Contacting the Housing Ombudsman

The Housing Ombudsman Service is an independent organisation which resolves disputes between tenants and social landlords.

The service is free, independent and impartial.

They regulate social landlords (housing associations and local authorities), and some private landlords and letting agents who have volunteered to be registered.

You can check if your landlord is included here.

What can I complain about?

The Housing Ombudsman deals with complaints about how a landlord has responded to a problem that you’ve raised. They don’t deal with the problem itself, but can help you to resolve the dispute.

Some examples of why you might contact the Housing Ombudsman include:

  • Your landlord is refusing to deal with an issue.
  • Your landlord has dealt with an issue, but has done so in a way that still leaves problems.
  • Your landlord has treated you unfairly.
  • Your landlord has not abided by the terms of your tenancy agreement.

When should I contact the Housing Ombudsman?

It’s important to note that you can only contact the Housing Ombudsman when you have been through the landlord’s own complaints procedure and they have sent you a final response.

So, before contacting the Housing Ombudsman, you must have:

  • Notified your landlord of the issue, and given them a chance to respond

You can find letters you can copy here.

  • Sent a follow-up letter to complain to your landlord that you did not receive a response, or the response did not solve the issue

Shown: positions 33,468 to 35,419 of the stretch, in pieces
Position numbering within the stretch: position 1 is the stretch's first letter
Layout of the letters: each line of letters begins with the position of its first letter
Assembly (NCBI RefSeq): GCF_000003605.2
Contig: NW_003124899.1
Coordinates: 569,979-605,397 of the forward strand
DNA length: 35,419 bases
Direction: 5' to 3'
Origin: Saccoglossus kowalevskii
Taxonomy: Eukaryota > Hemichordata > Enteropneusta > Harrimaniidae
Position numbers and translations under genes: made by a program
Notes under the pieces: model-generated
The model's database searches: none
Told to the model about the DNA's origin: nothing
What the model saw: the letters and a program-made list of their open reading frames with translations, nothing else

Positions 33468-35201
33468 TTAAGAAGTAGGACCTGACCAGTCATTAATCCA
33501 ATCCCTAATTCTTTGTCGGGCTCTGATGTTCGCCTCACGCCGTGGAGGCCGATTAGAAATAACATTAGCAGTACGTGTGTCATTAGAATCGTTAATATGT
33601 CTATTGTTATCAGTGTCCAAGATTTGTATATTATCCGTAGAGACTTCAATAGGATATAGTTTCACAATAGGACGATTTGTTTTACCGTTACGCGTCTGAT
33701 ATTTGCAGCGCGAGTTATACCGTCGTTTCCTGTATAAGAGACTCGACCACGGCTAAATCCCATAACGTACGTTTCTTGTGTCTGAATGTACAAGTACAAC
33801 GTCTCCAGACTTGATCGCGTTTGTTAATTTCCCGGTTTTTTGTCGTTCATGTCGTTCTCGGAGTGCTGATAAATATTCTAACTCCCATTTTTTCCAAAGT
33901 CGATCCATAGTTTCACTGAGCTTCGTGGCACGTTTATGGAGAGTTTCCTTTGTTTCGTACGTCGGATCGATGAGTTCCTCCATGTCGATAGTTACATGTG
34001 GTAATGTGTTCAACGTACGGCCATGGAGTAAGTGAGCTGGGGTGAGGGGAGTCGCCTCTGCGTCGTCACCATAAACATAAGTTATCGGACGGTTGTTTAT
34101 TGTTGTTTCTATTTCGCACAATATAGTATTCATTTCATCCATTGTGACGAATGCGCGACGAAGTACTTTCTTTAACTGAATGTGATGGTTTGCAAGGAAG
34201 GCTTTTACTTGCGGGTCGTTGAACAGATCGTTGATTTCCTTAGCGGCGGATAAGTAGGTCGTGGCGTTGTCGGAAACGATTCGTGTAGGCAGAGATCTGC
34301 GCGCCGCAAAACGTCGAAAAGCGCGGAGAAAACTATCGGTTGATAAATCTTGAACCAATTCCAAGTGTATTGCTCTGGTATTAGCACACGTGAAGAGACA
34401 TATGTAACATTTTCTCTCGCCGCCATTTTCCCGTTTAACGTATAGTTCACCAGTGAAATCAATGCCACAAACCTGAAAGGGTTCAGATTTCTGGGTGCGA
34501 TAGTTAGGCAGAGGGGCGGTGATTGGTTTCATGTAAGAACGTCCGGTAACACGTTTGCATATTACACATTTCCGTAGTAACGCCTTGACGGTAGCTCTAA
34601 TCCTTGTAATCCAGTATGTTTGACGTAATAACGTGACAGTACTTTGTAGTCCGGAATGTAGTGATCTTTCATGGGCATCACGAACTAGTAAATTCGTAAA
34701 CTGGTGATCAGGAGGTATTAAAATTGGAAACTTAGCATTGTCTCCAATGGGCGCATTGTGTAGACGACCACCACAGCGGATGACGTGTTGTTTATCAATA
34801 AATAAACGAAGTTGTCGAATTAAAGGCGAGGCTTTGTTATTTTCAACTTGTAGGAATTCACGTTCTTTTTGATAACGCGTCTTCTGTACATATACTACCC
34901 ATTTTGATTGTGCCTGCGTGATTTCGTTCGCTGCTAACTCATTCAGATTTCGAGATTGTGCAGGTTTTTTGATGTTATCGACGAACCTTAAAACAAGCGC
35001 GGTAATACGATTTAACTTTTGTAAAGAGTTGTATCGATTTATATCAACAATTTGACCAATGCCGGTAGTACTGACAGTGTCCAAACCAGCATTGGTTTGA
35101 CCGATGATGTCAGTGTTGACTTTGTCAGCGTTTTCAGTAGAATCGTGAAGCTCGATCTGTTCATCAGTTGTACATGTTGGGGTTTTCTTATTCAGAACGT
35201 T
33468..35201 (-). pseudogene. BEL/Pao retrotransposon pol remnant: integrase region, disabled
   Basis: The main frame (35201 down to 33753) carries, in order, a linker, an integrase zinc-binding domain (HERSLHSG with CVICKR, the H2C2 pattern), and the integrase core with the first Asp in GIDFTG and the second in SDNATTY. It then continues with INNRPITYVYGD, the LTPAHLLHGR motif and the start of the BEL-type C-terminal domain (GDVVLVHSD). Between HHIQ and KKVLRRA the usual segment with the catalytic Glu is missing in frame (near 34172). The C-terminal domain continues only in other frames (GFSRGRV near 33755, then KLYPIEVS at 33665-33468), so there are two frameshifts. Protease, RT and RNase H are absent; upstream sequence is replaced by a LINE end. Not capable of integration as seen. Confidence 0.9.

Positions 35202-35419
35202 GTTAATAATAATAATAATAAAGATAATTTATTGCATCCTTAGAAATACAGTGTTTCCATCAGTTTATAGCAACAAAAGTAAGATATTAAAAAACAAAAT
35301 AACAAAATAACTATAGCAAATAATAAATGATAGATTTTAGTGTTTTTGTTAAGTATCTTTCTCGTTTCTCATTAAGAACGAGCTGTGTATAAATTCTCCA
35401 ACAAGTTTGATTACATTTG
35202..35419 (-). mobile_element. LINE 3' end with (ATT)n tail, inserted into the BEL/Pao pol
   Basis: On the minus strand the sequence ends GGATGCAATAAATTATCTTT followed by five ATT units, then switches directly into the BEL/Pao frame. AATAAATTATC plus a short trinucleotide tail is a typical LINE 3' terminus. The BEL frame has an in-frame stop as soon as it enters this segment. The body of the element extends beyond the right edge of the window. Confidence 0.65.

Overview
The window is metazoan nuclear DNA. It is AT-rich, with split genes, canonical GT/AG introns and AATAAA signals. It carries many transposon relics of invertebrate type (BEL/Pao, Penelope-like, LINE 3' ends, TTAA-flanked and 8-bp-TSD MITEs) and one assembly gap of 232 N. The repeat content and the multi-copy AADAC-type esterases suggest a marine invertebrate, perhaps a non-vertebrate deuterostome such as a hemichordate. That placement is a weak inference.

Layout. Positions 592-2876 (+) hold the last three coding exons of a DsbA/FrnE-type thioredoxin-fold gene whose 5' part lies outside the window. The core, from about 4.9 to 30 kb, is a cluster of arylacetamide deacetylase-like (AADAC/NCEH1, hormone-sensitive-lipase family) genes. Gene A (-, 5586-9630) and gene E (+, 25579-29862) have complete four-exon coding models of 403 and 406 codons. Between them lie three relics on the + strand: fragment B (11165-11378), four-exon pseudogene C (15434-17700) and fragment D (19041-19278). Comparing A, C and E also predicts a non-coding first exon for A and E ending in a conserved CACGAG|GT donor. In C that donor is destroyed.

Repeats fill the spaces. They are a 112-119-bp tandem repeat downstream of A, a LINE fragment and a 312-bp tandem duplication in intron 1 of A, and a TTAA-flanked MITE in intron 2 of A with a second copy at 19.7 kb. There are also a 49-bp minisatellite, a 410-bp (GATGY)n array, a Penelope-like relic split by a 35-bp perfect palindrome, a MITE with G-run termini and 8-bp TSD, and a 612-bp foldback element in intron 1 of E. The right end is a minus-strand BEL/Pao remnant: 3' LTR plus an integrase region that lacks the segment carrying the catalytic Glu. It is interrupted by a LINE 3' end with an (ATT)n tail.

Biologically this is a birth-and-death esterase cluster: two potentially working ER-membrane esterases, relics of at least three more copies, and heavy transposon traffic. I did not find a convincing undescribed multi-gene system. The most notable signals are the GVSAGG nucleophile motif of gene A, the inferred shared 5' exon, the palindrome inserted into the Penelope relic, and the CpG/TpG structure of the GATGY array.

Here’s how to send a follow-up letter.

  • Lodged a formal complaint through your landlord’s own complaints procedure
  • Received a formal notification from your landlord that the complaint has been dealt with and the matter is closed.

And you must NOT have started any legal proceedings.

At this point, the Housing Ombudsman also advises that you contact a ‘designated person‘. This could be your local councillor or an MP who can help try to resolve the problem.

Here’s information on how to contact your MP or councillors.

You don’t have to do this, but if you don’t, you must wait eight weeks from your landlord’s final response before you contact the Housing Ombudsman.

What will happen?

  • For straightforward cases, the Ombudsman will make suggestions to both you and your landlord on what steps to take to resolve the issue. This might include doing repairs, or offering compensation.
    Or they might find that the landlord has not done anything wrong.
  • If the issue does not fall within their area of work, they may refer you to a different organisation that can help.
  • For very complex cases, the Ombudsman may start an investigation.

Read this

The Housing Ombudsman publish case studies that show how they have resolved disputes previously. It’s good to read these to get a picture of some typical outcomes.

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